Left Handshake Is Right

So I heard about someone misinterpreting something I did for the worse.


Occasionally, when someone tries to shake my hand, instead of shaking with my right hand, I will take their hand in my left. 


I’ll do this for various reasons such as arthritic pain or from dirt (like ink or cleaning ) from some prior work I was doing. 


But always when I extend my hand it is with warmth and friendship. 


However, I learned that one person took this handshake as a serious personal affront. 


They thought that I was “disrespecting” them intentionally.


So I learned that even the most everyday, mundane gestures like a handshake, but done differently, can be taken out of context and misinterpreted. 


Why do we judge others for the bad?


Maybe because we don’t trust, don’t want to ask, don’t want to know, or have had bad experiences in life that jade us. 


But sometimes a handshake is just a handshake whether with the right or left hand. 


(Source Photo: Andy Blumenthal)

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Me Myself and I

I thought this was really fascinating about how we interact with others.


It’s a theory by Martin Buber called the I-Thou relationship.


In every relationship, there are really 6 people in the room:


– Who I am.


– Who I want to be.


– Who I am perceived as.


———–


– Who they are.


– Who they want to be.


– Who they are perceived as. 


———-


Taking about a break between reality, fantasy, and perception. 


Is it any wonder that there are so many communication breakdowns and relationship disappointments. 


We need to coalesce around a unified persona of I and thou–and if we don’t know, perhaps we need to ask for clarification.


We don’t want to talk past each other. 


We want to talk to and work with each other.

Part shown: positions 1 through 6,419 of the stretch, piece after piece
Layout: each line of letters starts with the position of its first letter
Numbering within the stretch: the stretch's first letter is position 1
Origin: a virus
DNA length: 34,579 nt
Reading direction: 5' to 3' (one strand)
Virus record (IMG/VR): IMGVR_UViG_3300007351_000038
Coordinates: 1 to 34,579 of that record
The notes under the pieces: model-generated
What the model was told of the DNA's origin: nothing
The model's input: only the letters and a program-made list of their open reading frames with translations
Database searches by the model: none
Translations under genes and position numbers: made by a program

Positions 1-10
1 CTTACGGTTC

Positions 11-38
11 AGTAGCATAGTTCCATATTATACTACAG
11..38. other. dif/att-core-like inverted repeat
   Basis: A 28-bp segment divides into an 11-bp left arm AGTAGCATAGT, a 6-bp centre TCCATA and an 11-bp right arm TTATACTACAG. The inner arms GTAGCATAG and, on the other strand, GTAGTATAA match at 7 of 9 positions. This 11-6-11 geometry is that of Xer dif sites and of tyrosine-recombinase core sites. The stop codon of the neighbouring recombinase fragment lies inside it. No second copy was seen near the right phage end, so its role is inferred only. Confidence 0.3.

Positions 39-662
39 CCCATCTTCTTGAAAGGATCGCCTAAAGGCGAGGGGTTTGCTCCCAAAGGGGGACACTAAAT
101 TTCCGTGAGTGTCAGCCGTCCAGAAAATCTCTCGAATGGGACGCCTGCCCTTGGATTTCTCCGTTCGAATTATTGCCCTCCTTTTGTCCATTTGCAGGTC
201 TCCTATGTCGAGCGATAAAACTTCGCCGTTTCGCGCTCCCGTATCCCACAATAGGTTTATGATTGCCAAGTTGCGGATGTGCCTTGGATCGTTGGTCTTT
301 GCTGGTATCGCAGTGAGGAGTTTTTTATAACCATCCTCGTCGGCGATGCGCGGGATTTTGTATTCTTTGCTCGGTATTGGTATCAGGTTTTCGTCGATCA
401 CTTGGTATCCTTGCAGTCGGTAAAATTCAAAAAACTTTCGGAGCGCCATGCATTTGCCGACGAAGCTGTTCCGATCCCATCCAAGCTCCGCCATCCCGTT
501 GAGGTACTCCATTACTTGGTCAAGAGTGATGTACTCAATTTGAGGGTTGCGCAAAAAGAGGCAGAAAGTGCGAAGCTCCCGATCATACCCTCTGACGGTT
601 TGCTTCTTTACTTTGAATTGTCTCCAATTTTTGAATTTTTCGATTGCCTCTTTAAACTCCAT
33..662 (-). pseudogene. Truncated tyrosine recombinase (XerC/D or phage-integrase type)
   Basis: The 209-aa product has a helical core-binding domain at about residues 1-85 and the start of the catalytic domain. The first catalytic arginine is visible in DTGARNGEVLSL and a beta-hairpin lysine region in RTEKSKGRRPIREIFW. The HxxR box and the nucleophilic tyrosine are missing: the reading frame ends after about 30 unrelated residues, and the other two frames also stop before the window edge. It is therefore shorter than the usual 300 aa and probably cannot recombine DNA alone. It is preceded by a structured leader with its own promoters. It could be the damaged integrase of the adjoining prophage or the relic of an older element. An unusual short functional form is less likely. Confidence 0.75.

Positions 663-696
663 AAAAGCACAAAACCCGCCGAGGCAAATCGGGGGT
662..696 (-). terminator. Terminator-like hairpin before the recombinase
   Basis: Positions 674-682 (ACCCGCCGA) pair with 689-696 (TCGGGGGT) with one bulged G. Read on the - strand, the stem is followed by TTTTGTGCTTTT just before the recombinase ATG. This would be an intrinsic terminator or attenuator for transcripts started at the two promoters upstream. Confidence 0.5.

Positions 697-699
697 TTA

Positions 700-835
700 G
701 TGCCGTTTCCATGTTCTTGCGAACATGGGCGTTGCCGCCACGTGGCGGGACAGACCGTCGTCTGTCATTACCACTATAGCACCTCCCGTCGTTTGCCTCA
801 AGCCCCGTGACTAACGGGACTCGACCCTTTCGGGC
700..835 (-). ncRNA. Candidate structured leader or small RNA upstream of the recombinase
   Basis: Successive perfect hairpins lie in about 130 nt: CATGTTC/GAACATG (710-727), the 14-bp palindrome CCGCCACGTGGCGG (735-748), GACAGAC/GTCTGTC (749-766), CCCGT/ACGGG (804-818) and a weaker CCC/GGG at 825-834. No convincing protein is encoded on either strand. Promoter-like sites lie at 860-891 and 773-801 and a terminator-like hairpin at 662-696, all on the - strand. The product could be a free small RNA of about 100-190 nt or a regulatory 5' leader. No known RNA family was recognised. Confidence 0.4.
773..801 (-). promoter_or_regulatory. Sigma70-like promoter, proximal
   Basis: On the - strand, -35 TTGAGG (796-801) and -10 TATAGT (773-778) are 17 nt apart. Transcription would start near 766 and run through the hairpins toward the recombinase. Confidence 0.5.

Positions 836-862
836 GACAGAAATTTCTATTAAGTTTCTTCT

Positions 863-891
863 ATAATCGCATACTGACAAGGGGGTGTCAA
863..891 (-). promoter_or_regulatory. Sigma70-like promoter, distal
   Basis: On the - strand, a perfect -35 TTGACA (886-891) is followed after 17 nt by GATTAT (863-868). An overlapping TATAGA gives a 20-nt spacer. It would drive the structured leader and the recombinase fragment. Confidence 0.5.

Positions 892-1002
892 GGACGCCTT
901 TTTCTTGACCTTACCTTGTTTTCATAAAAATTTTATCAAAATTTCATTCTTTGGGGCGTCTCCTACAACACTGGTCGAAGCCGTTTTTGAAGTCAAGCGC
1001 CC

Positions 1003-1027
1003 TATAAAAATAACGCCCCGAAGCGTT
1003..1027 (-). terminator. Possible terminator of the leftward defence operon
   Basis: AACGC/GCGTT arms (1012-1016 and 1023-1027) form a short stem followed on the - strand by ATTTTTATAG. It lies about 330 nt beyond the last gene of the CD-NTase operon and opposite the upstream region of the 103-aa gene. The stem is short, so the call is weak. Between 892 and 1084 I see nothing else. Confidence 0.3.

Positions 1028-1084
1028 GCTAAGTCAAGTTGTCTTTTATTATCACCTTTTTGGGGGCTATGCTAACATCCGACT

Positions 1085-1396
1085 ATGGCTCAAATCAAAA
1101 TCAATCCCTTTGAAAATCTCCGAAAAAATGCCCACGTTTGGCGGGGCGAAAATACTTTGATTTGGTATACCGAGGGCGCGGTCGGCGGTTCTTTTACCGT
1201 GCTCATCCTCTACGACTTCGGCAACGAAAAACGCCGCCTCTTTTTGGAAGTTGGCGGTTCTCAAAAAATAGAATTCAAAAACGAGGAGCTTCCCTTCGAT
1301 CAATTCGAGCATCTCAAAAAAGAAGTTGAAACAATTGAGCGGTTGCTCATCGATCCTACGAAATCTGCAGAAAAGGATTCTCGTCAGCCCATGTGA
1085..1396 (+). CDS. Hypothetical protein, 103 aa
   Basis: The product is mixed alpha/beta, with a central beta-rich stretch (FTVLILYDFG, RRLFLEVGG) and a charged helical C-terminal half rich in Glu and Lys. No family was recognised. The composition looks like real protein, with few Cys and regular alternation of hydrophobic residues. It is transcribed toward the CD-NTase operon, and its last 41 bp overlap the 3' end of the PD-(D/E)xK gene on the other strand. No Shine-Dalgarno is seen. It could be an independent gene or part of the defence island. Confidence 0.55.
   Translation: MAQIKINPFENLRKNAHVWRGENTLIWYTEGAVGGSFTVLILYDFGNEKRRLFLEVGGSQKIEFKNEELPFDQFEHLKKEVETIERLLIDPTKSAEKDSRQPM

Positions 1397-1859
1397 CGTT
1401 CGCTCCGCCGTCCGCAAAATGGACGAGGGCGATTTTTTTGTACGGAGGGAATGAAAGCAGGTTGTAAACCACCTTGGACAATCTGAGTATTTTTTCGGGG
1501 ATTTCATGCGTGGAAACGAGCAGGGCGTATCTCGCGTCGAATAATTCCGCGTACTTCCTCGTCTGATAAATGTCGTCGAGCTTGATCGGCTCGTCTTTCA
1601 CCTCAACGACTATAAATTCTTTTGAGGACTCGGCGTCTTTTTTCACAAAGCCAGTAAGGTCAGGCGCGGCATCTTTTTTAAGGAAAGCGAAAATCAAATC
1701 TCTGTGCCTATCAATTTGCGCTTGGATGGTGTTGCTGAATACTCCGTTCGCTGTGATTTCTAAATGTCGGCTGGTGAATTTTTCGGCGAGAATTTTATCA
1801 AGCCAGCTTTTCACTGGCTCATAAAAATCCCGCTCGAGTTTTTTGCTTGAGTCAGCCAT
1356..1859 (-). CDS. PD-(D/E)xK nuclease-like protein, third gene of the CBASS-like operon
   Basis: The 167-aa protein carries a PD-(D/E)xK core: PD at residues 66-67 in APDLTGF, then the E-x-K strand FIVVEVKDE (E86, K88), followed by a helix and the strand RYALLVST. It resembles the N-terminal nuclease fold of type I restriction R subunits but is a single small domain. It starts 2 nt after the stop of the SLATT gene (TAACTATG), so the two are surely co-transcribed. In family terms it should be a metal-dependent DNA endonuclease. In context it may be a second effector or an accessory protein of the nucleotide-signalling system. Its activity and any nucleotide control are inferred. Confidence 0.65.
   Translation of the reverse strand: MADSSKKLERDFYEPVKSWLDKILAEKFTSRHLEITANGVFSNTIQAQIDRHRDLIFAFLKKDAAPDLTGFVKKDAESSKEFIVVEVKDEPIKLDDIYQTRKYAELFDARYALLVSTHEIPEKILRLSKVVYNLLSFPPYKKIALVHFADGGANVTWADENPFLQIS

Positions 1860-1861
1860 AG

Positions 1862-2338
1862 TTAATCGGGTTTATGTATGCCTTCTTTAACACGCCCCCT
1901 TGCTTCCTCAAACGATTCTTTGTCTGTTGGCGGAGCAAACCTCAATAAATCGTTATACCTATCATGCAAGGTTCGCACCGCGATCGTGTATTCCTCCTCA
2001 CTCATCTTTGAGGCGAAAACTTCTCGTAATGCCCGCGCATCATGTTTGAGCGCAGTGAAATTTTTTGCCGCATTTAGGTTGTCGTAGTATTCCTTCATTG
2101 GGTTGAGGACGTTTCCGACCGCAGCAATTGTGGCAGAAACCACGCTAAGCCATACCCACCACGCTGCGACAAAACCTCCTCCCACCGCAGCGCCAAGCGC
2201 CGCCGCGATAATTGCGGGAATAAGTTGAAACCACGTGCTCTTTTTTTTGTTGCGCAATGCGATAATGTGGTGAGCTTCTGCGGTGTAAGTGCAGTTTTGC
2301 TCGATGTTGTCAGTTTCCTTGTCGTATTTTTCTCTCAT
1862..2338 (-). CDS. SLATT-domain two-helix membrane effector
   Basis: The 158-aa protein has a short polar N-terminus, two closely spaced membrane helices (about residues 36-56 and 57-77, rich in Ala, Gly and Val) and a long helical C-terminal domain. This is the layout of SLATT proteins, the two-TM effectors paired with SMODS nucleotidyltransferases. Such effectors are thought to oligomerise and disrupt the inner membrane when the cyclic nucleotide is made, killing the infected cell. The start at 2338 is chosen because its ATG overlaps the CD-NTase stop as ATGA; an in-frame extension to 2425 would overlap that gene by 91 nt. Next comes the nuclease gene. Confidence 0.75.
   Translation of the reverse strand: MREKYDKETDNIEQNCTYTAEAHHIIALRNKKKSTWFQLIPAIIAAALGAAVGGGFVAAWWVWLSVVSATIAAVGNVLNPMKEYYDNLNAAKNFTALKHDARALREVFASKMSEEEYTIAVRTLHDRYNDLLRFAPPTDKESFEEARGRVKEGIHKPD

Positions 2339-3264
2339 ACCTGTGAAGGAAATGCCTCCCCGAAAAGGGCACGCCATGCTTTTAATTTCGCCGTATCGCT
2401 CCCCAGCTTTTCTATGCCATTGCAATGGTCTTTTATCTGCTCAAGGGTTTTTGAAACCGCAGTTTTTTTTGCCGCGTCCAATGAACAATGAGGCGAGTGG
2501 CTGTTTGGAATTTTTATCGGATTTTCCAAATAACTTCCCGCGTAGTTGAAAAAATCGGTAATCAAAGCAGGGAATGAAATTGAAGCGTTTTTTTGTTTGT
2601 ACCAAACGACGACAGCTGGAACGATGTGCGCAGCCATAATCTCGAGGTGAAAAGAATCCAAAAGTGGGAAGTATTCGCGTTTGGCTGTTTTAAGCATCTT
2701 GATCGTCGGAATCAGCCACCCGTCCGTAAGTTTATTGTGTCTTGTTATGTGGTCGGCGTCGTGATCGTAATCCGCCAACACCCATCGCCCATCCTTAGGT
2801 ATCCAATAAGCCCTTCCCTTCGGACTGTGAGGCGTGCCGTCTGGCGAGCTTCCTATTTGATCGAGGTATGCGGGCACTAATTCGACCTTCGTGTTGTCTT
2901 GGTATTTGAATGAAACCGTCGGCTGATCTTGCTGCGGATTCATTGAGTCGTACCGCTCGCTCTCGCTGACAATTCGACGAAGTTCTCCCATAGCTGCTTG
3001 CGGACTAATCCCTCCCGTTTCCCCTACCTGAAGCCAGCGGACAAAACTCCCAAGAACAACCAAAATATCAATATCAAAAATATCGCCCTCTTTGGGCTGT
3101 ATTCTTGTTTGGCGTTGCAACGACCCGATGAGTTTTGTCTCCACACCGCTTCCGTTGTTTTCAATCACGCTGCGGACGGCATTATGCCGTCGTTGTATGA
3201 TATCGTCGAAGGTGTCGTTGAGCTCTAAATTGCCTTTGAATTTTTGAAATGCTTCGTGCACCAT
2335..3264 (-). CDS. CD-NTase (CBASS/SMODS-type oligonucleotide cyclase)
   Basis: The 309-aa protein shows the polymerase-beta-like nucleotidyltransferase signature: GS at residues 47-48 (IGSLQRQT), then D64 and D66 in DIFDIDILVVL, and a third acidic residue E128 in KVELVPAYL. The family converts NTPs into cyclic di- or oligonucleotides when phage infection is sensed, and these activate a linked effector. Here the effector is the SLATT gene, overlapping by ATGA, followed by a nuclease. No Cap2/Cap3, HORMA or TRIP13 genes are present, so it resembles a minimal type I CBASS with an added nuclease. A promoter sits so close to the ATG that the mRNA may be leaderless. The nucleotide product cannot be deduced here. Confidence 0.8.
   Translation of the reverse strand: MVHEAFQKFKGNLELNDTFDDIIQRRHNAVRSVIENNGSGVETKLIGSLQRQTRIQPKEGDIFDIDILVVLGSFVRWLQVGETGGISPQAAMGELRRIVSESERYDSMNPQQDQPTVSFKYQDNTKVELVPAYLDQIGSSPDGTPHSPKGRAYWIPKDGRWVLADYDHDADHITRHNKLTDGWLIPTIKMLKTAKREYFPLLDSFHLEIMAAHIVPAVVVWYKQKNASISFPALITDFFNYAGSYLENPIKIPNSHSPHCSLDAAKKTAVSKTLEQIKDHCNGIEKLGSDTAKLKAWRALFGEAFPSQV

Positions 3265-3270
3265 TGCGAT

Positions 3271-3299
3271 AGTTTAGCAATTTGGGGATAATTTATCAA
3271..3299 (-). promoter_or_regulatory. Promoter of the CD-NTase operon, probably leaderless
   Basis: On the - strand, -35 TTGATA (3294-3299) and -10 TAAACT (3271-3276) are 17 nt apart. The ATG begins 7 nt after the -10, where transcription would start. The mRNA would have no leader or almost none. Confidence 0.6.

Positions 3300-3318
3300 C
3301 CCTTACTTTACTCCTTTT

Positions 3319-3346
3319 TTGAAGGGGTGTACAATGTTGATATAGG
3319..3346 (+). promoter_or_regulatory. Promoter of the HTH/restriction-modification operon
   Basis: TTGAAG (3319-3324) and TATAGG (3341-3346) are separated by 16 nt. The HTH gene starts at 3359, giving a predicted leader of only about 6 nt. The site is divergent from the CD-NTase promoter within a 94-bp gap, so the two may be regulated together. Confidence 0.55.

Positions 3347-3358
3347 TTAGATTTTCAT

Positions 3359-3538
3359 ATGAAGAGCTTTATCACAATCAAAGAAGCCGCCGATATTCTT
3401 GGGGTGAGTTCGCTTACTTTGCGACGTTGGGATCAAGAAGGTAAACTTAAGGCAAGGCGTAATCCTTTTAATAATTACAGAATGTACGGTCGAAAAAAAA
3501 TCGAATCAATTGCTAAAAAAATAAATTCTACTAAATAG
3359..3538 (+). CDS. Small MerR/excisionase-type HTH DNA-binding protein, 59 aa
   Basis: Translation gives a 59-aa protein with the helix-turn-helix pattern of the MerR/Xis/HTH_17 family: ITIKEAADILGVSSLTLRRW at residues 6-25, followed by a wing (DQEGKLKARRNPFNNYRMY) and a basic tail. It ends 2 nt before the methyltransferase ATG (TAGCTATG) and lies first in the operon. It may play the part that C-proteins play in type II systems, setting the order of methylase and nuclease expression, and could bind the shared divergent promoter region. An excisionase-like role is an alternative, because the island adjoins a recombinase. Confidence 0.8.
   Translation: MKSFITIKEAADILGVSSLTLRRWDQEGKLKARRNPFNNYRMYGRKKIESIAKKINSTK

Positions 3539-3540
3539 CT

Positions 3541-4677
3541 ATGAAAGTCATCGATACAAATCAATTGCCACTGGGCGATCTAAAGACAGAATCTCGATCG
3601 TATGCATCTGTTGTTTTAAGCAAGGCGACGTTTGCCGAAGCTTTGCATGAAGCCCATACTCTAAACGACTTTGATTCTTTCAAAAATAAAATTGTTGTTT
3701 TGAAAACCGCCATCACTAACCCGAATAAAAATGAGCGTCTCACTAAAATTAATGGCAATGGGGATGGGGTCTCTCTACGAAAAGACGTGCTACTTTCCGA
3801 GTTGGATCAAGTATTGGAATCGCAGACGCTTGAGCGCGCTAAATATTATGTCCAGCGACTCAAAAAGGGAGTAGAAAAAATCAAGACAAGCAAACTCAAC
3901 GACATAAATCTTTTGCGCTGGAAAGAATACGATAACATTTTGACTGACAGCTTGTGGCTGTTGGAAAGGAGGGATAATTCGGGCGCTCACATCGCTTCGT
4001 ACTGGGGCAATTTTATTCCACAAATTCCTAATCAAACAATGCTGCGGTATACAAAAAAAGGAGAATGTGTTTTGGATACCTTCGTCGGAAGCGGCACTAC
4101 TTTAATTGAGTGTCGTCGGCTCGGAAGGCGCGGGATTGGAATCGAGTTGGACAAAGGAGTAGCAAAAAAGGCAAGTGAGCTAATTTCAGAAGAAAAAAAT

I am me and you are you. 😉


(Source Photo: Andy Blumenthal)

Fight or Flight

So I learned this interesting thing about the Fight or Flight response.


Fight or flight is not just physically fighting or fleeing, but it has a much more diverse set of responses involved to perceived life-threatening events. 


Fighting (turning towards the threat)

1. Physical fighting (Protect yourself with force)

2. Non-physical aggression

– Criticism (e.g. Attacking personality or character)

– Contempt (e.g. Attacking sense of self-worth with sarcasm, shaming, insults, eye-rolling, and sneering)


Flight (turning away from danger)

1. Physical fleeing (e.g. Run/hide)

2. Non-physical withdrawal

– Defensiveness (e.g. Deflecting the attack with excuses, disagreement, counter-arguments, or blaming)

– Stonewalling (e.g. Conveying disapproval or disconnection, stop participating, change the subject, or giving the cold shoulder or silent treatment)


When you recognize that not all issues are life-threatening, then you can lower the intensity of the “Amygdala Hijack” in terms of fight or flight and instead work towards developing mutual understanding, trust, respect, and shared goals and solutions. 


(Source Photo: Andy Blumenthal and attribution of content to Dr. Britt Andreatta)

A Mountain Of Data

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So I heard this interesting perspective on information and data analytics…


Basically, it comes down to this: 

“Most organizations are data rich, but information/insight poor.”


Or put another way:

“Data is collected, but not used.”


Hence we don’t know what we don’t know and we end up making bad decisions based on poor information. 


Just imagine if we could actually make sense of all the data points, connect them, visualize them, and get good information from them.


How much better than a pile of rocks is that? 


(Source Photo: Andy Blumenthal)

Wise Man Watcheth

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I just loved this Asian sculpture that I found in this cool antique store.


It was white and slim with a Asian man face, long beard, and tall hat.